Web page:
Peter Blake’s work has always reflected his fascination with all aspects of popular culture, and the beauty to be found in everyday objects and surroundings. Many of his works feature found printed materials such as photographs, comic strips or advertising texts, combined with bold geometric patterns and the use of primary colours.
Blake’s works capture childhood images from the fifties and the optimistic youth culture of the sixties. His work is permeated with a nostalgia for childhood innocence.
Everybody Razzle Dazzle: short Tate film
Those who take the ferry are entertained by the number that provided the inspiration for Peter Blake’s title – ‘Everybody Razzle Dazzle’ by Bill Haley:
A few years ago, we spent a a whole, sun-kissed day on the ferry Snowdrop – taking the Mersey Ferries cruise along the Manchester Ship Canal.
Apart from being dazzled by Peter Blake’s ferry, I continue to be besotted with the magnificent beauty of Liverpool’s waterfront – especially as seen on a day of clear blue skies, when the temperature on the Mersey was the same as at Nice on the Mediterranean.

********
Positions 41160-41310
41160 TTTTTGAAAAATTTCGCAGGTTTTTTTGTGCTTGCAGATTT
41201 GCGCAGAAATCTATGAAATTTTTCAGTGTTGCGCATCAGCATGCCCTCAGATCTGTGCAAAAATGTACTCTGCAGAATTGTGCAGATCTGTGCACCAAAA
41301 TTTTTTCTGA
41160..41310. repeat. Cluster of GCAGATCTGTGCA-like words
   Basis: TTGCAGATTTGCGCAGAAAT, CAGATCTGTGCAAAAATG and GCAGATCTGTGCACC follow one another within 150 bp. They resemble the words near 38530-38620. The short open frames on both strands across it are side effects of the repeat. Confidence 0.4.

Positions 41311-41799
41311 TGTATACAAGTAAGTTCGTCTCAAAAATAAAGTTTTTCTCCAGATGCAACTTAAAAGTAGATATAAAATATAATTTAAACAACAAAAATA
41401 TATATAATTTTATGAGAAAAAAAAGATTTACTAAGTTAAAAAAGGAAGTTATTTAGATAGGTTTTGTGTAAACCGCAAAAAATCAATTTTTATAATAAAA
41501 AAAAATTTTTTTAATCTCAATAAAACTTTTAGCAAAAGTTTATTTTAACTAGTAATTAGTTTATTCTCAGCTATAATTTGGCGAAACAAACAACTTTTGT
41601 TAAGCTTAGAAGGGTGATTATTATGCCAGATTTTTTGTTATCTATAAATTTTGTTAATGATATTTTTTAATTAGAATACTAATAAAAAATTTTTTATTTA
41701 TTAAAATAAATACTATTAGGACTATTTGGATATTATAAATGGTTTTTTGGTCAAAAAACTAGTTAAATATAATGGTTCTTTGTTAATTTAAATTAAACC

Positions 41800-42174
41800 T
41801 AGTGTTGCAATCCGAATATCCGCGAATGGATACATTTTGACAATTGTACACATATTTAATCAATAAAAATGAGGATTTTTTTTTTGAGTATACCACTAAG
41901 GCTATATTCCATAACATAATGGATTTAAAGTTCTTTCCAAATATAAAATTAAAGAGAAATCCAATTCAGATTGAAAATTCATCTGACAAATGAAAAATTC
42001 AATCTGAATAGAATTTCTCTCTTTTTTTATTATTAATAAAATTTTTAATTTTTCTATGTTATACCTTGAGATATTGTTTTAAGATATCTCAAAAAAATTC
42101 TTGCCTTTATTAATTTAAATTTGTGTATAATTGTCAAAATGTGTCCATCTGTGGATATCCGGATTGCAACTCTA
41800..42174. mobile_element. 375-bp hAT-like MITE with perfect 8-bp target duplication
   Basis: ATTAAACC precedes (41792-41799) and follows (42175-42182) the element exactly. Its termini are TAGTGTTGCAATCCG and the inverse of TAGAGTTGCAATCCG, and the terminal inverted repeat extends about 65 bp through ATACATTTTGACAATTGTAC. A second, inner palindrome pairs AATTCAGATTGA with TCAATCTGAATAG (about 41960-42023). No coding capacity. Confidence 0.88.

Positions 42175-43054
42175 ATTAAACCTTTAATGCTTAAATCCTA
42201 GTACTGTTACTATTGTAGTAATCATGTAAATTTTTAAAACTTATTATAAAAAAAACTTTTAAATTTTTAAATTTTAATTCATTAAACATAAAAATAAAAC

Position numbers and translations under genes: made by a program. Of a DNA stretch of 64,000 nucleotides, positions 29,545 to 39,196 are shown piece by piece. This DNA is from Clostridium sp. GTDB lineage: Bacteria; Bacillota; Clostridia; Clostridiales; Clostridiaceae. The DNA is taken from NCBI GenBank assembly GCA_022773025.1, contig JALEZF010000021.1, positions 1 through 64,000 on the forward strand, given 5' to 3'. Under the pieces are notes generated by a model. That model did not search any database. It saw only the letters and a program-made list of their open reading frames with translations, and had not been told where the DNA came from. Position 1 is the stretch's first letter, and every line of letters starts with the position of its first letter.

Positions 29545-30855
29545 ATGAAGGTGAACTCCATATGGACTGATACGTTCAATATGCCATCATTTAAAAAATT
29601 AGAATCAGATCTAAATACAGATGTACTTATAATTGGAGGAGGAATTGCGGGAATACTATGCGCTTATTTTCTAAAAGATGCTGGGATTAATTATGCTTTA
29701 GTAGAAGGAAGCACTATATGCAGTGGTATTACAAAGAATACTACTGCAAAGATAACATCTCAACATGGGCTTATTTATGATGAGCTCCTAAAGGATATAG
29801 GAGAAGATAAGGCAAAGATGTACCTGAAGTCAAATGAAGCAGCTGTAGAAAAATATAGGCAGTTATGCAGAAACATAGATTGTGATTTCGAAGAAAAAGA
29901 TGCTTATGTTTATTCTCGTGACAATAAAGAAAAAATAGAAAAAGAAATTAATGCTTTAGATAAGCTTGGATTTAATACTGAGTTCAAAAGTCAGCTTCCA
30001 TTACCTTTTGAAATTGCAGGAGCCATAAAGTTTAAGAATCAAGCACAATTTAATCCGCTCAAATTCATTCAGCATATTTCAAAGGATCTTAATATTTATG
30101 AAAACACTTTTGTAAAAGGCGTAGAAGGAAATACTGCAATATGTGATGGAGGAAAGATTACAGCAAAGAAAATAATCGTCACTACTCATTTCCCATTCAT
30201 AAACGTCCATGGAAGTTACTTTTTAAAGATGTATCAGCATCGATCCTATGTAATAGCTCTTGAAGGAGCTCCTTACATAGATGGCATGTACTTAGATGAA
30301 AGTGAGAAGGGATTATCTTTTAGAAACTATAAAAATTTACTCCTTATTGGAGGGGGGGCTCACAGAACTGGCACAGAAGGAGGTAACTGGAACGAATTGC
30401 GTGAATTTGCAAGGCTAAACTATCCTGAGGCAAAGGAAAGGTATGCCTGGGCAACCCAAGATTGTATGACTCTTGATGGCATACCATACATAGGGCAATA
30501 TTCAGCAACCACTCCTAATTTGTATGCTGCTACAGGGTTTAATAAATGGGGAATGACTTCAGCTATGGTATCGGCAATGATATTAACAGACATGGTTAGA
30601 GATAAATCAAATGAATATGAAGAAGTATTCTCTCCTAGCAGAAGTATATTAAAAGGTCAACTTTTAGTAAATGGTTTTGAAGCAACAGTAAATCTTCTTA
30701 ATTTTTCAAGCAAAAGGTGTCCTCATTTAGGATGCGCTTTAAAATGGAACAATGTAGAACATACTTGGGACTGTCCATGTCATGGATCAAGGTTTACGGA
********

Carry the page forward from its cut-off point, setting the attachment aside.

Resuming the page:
- Carlos Cruz-Diez: Dazzle Ship: the first of Liverpool’s dazzle ships, Edmund Gardner, situated in a dry dock next to the Albert Dock
- Peter Blake: Dazzle Ferry: Liverpool Biennial web page
- Dazzling on the Mersey: Peter Blake’s ferry transformation (BBC)
- How did an artist help Britain fight the war at sea? (BBC)
- Peter Blake: A retrospective: Tate Liverpool, 2007
- Sir Peter Blake’s Liverpool Portfolio (Art in Liverpool.com)
- Sgt Pepper remastered: this blog
- Cruising the canal: Pier Head to Salford Quays: this blog